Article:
Thursday, February 17, 2011
Chrysler’s recent advertisement, featuring Eminem, has been getting considerable attention. Detroiters have apparently embraced its portrayal of their city as tough, gritty, and determined. Detroit, after all, became infamous in the 1980s and 90s for Devil’s Night, the week before Halloween, when gangs of itinerant youth roamed the city, burning random swaths of buildings, just for the fun of it.
Eminem, of course, is well-known for his roots in the Motor City. The quasi-autobiographical film, 8 Mile, featured him and Detroit underground hip hop artists. It also celebrated the eight mile stretch between downtown Detroit and the border crossing to Windsor, Canada, an area that had long been abandoned by industry and residential community.
That eight mile strip, was, by the way, also the birthplace of techno. Three African-American teenagers, the sons of Detroit autoworkers (the Belleville Three) set up shop there in the 1980s, drawn by the cheap rental space. Their experimentations with early digital drum machines and keyboards helped move the previously arcane world of electronic music from small recital halls into club spaces and onto dance floors.
The advertisement, which is hawking the Chrylser 200, a luxury car, circles around the concept of luxury itself and suggests that it’s not just “who it’s for, but where it’s from.” “We’re not New York City,” the resonant voiceover states, “We’re not the windy city…and certainly not the empty city.” The sound track features a sample of Eminem’s “Losing It.” At the end, he steps out of the car, into an auditorium that has a full gospel choir on stage. He turns to the camera and states defiantly: “This is Detroit, and this is what we do.”
It might seem a bit strange for an automobile corporation, like Chrysler, to embrace someone with Eminem’s pedigree. At one time he was among the most vilified popular musical performers in the U.S. And his latest CD, Recovery, marks the return of his old sexist, homophobic, alter-ego, Slim Shady. In any event, he has lost little, if any, of his capacities for spewing vitriol and deletable expletives, although now softened with the occasional expressions of regret. (And I say this as a fan.)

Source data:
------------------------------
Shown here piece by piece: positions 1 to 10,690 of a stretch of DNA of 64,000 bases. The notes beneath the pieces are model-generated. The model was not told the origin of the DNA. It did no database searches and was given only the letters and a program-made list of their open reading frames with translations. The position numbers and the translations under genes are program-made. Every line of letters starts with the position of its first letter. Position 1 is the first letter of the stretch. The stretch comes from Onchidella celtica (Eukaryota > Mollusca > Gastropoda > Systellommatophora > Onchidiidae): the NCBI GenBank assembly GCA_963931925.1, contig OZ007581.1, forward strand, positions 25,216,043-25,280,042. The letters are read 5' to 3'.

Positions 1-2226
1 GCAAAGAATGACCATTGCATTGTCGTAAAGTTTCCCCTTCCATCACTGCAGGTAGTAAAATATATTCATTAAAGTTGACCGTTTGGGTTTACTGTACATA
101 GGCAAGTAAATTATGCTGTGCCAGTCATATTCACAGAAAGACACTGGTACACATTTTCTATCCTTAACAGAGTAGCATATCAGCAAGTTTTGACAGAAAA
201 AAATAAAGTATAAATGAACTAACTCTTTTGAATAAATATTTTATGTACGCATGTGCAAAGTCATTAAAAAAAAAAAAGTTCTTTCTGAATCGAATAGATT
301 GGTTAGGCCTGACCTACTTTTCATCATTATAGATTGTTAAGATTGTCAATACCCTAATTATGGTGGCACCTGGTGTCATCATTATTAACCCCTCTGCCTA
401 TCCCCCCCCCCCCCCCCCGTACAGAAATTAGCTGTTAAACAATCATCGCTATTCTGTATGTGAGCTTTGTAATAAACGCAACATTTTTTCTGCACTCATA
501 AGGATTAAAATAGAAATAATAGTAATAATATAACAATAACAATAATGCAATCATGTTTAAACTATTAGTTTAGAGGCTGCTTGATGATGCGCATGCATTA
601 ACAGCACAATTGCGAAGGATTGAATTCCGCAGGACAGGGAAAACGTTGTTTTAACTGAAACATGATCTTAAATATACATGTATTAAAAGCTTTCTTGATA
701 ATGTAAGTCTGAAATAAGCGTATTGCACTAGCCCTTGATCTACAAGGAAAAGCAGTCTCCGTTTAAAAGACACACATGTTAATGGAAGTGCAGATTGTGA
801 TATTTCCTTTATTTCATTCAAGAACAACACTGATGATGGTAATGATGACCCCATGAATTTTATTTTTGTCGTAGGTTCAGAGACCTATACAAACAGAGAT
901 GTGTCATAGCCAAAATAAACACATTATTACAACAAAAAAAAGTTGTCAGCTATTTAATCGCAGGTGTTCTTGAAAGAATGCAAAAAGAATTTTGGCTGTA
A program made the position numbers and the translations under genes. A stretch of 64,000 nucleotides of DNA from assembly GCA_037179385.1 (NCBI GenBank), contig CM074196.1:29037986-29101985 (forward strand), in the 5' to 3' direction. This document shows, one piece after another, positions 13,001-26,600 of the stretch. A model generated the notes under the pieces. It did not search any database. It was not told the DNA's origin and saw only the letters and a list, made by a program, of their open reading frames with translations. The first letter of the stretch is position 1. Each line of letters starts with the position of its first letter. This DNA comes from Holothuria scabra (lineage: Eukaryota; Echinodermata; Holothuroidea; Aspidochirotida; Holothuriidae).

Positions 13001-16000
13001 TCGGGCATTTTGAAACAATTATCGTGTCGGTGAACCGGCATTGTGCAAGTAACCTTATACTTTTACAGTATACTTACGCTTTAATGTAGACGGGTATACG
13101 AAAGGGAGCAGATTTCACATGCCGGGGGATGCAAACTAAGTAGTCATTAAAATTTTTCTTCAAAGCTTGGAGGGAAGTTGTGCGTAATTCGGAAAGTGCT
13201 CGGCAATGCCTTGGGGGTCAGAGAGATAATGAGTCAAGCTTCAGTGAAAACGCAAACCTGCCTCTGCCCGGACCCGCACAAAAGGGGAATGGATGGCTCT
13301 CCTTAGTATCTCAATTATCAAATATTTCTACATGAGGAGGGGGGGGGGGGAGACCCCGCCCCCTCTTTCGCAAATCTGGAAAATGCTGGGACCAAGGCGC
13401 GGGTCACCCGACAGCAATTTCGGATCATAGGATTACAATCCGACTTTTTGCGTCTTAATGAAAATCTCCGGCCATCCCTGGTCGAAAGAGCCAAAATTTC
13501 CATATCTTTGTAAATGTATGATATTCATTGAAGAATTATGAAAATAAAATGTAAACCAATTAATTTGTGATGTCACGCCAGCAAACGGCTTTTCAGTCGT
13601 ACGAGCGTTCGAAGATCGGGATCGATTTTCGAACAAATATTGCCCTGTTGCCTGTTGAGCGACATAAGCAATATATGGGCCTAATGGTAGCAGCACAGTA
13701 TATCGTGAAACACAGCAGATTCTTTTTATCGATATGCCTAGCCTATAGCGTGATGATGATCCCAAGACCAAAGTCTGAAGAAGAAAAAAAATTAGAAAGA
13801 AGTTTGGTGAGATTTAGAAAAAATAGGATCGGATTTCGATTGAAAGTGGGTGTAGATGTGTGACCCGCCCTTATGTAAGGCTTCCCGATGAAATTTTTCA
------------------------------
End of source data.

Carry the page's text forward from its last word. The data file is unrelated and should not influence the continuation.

But that seems to be the point of it all. Detroit, like Eminem, has been in recovery—economic recovery. A long time coming perhaps, but now it’s returning to form, unapologetic and as badass as ever.
This is all in good fun. And I certainly don't begrudge Detroiters their fifteen minutes in the pop cultural sunlight. I would love to see the city undergo a true renaissance. But it's not clear that the route to Detroit's success is a new line of Chrysler luxury cars. And it would have been nice if the ad had alluded at least once to the multi-billion dollar bailout package that the corporation received from taxpayers to keep it afloat (for the second time). While originally a Bush initiative, support for it contributed to Democratic congressional losses in November. Some of the same money helped presumably to offset the costs of broadcasting a high-end television advertisement, featuring a global pop superstar, on Superbowl Sunday.